“My name is John Olding. I am a labourer, and live at Tedd’s Hole, two miles out of Stoniton. A week last Monday, towards one o’clock in the afternoon, I was going towards Hetton Coppice, and about a quarter of a mile from the coppice I saw the prisoner, in a red cloak, sitting under a bit of a haystack not far off the stile. She got up when she saw me, and seemed as if she’d be walking on the other way. It was a regular road through the fields, and nothing very uncommon to see a young woman there, but I took notice of her because she looked white and scared. I should have thought she was a beggar-woman, only for her good clothes. I thought she looked a bit crazy, but it was no business of mine. I stood and looked back after her, but she went right on while she was in sight. I had to go to the other side of the coppice to look after some stakes. There’s a road right through it, and bits of openings here and there, where the trees have been cut down, and some of ’em not carried away. I didn’t go straight along the road, but turned off towards the middle, and took a shorter way towards the spot I wanted to get to. I hadn’t got far out of the road into one of the open places before I heard a strange cry. I thought it didn’t come from any animal I knew, but I wasn’t for stopping to look about just then. But it went on, and seemed so strange to me in that place, I couldn’t help stopping to look. I began to think I might make some money of it, if it was a new thing. But I had hard work to tell which way it came from, and for a good while I kept looking up at the boughs. And then I thought it came from the ground; and there was a lot of timber-choppings lying about, and loose pieces of turf, and a trunk or two. And I looked about among them, but could find nothing, and at last the cry stopped. So I was for giving it up, and I went on about my business. But when I came back the same way pretty nigh an hour after, I couldn’t help laying down my stakes to have another look. And just as I was stooping and laying down the stakes, I saw something odd and round and whitish lying on the ground under a nut-bush by the side of me. And I stooped down on hands and knees to pick it up. And I saw it was a little baby’s hand.”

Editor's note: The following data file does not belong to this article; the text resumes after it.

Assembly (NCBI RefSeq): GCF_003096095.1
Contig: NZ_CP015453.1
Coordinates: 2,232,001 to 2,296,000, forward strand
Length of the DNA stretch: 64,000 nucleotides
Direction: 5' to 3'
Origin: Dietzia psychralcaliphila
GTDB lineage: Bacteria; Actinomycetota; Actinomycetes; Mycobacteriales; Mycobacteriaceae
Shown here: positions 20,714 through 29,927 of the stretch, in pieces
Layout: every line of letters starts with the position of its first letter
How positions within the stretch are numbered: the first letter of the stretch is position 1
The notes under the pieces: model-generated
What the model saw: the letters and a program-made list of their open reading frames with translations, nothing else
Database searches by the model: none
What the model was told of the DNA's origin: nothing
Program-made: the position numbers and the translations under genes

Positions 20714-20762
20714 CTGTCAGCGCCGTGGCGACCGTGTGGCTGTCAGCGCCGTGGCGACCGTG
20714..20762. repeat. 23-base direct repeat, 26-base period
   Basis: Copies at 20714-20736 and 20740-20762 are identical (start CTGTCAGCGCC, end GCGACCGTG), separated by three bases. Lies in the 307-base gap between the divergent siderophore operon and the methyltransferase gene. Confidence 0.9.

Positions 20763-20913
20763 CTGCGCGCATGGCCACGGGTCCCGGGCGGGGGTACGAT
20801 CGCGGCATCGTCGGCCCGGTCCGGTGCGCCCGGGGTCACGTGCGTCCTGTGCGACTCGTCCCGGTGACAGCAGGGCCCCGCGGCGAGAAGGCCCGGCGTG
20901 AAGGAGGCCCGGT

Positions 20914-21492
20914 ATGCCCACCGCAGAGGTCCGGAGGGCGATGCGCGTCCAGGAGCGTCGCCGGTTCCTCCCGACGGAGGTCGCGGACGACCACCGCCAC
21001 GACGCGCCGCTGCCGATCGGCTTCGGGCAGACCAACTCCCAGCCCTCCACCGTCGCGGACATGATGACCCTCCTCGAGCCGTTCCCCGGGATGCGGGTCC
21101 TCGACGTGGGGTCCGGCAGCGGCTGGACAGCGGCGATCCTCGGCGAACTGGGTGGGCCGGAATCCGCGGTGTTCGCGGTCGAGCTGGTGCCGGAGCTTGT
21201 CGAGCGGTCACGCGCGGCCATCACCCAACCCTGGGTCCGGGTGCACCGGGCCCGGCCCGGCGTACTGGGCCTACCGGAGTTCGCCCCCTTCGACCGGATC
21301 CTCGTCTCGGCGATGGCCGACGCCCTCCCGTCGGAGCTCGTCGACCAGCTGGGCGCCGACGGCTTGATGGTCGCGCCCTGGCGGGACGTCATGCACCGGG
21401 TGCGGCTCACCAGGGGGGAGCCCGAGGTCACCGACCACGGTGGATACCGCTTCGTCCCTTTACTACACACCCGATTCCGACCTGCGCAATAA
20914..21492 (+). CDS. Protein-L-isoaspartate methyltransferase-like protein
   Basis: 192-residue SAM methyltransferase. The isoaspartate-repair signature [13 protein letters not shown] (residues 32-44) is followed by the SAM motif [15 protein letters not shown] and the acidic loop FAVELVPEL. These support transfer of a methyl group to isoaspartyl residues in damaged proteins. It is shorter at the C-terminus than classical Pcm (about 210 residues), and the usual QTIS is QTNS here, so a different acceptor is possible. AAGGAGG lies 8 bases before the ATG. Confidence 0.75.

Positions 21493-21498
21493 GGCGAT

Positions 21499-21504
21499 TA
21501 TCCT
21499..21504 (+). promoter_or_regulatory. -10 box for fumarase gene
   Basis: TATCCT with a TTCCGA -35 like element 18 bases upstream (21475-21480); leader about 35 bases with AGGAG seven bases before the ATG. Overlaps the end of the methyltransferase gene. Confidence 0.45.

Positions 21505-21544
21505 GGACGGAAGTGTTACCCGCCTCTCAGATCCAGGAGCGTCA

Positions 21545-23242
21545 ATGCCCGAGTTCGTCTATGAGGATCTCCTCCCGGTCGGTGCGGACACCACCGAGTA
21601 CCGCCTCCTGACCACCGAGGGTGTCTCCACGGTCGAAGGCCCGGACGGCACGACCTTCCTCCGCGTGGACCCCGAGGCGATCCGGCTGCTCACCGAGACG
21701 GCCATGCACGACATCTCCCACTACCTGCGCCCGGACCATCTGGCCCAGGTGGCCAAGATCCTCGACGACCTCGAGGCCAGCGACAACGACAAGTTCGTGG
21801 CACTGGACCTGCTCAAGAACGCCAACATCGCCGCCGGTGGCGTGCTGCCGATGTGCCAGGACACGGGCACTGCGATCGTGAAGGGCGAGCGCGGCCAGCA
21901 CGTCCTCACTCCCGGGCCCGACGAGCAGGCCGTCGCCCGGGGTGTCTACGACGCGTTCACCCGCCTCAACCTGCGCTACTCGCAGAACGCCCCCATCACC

At these words a thrill ran through the court. Hetty was visibly trembling; now, for the first time, she seemed to be listening to what a witness said.